Support Your Recovery From Covid19 And Long Covid

Ever since mid November 2019, a respiratory disease has changed the lives of almost everyone on Earth. This disease is none other than COVID-19. COVID-19 also known as Coronavirus disease (COVID-19) is an infectious disease caused by the SARS-CoV-2 virus [1]. It can cause mild to moderate respiratory symptoms and individuals may recover without requiring special treatment. However, older people and those with underlying medical conditions like cardiovascular disease, diabetes, chronic respiratory disease or cancer can become seriously ill and require medical attention.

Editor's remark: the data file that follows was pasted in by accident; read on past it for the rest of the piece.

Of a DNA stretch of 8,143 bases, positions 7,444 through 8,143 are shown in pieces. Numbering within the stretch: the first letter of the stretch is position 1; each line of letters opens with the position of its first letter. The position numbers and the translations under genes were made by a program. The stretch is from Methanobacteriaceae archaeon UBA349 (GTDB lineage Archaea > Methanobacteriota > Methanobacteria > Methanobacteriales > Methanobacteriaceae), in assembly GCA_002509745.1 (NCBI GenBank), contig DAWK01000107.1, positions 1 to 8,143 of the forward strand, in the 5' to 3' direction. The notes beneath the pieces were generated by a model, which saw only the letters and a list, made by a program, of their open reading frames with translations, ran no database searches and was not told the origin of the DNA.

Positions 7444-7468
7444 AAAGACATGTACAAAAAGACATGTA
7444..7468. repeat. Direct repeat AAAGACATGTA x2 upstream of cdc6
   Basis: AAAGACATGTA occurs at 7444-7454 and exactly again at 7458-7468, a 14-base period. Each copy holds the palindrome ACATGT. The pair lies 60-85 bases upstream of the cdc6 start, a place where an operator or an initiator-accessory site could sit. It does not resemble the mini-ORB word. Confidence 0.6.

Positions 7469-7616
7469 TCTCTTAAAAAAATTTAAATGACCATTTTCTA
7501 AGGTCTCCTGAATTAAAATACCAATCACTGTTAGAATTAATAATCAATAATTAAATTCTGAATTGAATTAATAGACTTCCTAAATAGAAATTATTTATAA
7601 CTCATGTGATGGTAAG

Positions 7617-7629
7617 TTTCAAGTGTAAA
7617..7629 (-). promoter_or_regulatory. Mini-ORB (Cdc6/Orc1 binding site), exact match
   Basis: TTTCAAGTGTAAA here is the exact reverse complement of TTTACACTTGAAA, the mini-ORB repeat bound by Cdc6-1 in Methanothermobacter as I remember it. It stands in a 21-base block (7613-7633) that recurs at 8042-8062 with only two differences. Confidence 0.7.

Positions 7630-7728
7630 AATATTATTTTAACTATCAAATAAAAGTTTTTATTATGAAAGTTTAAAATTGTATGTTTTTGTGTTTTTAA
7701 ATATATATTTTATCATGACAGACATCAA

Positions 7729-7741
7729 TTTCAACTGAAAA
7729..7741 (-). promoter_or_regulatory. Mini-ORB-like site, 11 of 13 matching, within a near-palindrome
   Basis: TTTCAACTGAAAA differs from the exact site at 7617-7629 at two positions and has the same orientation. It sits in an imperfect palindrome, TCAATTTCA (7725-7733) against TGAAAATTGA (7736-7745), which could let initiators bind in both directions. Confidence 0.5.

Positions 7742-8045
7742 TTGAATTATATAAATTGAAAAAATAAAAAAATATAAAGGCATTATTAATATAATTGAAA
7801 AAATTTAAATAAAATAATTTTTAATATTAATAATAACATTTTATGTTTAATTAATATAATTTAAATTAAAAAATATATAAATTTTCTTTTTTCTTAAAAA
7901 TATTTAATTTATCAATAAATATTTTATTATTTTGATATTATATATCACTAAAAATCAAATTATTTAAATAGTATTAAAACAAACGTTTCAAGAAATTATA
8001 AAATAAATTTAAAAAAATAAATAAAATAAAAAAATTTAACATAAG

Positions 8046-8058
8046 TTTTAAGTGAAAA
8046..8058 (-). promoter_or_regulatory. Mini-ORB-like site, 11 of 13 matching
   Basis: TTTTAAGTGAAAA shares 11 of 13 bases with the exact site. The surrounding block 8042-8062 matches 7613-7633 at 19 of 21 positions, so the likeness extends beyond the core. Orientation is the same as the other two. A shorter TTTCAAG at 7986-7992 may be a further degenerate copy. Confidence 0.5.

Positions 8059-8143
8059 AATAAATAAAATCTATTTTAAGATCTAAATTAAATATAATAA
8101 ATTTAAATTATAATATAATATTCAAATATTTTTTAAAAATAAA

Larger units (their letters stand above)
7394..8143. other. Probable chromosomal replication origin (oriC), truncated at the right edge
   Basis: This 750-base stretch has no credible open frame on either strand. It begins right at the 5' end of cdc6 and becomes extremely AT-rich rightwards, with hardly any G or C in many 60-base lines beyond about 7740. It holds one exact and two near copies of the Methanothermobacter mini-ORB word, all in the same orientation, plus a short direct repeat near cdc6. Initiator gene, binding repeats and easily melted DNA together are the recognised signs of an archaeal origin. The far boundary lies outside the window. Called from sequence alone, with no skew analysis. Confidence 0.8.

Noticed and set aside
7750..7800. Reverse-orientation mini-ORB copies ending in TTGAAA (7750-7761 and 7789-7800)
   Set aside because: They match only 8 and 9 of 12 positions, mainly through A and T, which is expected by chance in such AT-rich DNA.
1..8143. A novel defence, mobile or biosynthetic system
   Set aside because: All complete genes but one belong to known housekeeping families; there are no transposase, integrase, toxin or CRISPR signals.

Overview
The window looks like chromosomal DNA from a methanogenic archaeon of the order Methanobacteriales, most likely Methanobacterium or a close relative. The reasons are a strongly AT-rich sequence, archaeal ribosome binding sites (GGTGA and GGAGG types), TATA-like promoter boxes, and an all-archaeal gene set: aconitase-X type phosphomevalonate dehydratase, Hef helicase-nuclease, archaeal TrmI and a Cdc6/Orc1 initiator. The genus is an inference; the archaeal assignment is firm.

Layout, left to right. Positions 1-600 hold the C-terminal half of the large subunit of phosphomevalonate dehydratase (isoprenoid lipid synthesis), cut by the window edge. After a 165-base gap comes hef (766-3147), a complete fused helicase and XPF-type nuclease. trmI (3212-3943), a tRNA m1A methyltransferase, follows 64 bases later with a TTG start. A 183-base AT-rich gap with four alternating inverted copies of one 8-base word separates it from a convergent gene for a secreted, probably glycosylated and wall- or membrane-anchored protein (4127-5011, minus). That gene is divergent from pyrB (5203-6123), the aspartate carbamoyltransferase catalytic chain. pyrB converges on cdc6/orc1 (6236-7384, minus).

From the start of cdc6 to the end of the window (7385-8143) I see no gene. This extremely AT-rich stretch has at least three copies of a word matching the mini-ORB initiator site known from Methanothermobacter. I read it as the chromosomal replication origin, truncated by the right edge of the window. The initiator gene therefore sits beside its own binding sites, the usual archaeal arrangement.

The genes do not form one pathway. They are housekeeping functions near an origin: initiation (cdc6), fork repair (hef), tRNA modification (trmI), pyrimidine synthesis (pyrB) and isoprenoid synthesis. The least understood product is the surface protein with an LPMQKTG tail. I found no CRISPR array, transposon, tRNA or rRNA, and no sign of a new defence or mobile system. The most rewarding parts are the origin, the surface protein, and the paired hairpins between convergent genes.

Some patients may suffer from Long Covid where they continue to experience symptoms that last for weeks or months after recovery from Covid-19. Common symptoms include shortness of breath, fatigue, brain fog, and other symptoms which affect everyday functioning.[2]


What is Covid-19 from a TCM perspective?



In TCM terms, COVID-19 is considered a Wen Yi (瘟疫) which broadly refers to a type of disease that is highly contagious and epidemic. The concept of a Wen Yi was first brought up by Wu Youke (1582–1652) who developed the idea that some diseases were caused by transmissible agents, which he called Li Qi (戾气 or pestilential factors[3]. In layman’s terms, the cause of a Wen Yi is thought to be due to a specific external pathogen which is not one of the 6 commonly talked about external pathogens in TCM namely – Wind, Cold, Heat, Damp, Dryness and Fire.


How to prevent getting Covid-19 the TCM way


  1. Exercise